A new book released Tuesday features a series of essays from a number of leading 2016 presidential contenders who all agree that the criminal justice system is flawed and needs to be revised.
It is unsurprising that several top Democrats — including presidential front-runner Hillary Clinton and former President Bill Clinton — criticised the status quo as overly punitive. However, about a half dozen Republican White House contenders also argued the justice system needs to be less stringent in many cases.
Their op-eds were touted in a book published Tuesday by the policy reform group Brennan Center: “Solutions: American Leaders Speak Out on Criminal Justice Reform.”
Business Insider summarized the Republican positions below:
Staunchly conservative Sen. Ted Cruz (R-Texas) called for an end to “overcriminalization, harsh mandatory minimum sentences, and the demise of jury trials,” while proposing several specific reforms. Notably, Cruz urged Congress to put more thought into laws and for the elimination redundant statutes that can punish offenders multiple times for the same crime.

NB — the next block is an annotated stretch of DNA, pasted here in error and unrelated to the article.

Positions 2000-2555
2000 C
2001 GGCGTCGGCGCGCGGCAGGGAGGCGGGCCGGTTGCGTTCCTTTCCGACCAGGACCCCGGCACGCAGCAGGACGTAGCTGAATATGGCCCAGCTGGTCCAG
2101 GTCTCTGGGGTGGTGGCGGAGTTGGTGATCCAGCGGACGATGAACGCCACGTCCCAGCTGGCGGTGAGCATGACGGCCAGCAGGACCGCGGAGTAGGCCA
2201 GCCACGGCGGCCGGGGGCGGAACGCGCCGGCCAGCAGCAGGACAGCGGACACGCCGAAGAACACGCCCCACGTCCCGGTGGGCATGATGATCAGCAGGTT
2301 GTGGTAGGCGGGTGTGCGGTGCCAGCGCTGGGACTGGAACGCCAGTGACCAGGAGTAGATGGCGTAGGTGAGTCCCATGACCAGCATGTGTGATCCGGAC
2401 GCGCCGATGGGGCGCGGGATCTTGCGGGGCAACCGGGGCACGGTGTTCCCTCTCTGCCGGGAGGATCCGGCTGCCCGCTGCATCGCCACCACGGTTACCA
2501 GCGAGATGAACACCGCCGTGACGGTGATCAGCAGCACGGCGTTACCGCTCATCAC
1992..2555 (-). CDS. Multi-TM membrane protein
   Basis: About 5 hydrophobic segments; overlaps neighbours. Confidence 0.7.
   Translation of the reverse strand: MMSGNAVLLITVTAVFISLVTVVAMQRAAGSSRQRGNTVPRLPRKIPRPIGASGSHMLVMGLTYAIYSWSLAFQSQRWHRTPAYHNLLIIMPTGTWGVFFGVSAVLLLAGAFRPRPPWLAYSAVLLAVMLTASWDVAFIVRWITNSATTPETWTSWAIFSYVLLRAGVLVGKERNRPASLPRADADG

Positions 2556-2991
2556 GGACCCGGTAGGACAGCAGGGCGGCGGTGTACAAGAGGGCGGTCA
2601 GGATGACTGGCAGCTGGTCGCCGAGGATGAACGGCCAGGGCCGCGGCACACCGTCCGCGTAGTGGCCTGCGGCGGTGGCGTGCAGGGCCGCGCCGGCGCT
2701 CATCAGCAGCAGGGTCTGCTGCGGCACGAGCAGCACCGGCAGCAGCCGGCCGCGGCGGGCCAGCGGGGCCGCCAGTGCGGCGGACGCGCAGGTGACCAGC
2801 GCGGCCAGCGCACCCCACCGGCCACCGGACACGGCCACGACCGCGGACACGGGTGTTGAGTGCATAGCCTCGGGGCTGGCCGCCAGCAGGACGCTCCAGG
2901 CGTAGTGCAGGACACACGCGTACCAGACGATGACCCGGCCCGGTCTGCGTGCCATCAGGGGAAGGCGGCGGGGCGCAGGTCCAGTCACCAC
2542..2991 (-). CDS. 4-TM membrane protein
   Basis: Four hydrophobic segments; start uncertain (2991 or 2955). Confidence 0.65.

Cruz also called for the “current draconian mandatory minimum sentences” to be reevaluated to ensure people are not sentenced to severe prison terms for crimes that don’t deserve them. He further said the plea-bargaining system unfairly pressures the innocent to plead guilty:
The prosecutor is now the proverbial judge, jury, and executioner in the mine-run of cases. Often armed with an extensive menu of crimes, each with their own sentencing ranges, federal prosecutors can wield their discretionary charging power to great effect by threatening the most serious charges that theoretically (if not realistically) can be proved. If the accused succumbs to the threat and pleads guilty, which often happens, the prosecutor agrees to bring lesser or entirely different charges that carry a lower sentencing range.
Like Cruz, Sen. Marco Rubio (R-Florida) called for making the criminal code less complex. In his op-ed, Rubio cited an expert who estimated “the average American now unknowingly commits three felonies a day,” which Rubio said “is intolerable in a republic and practically invites selective enforcement”: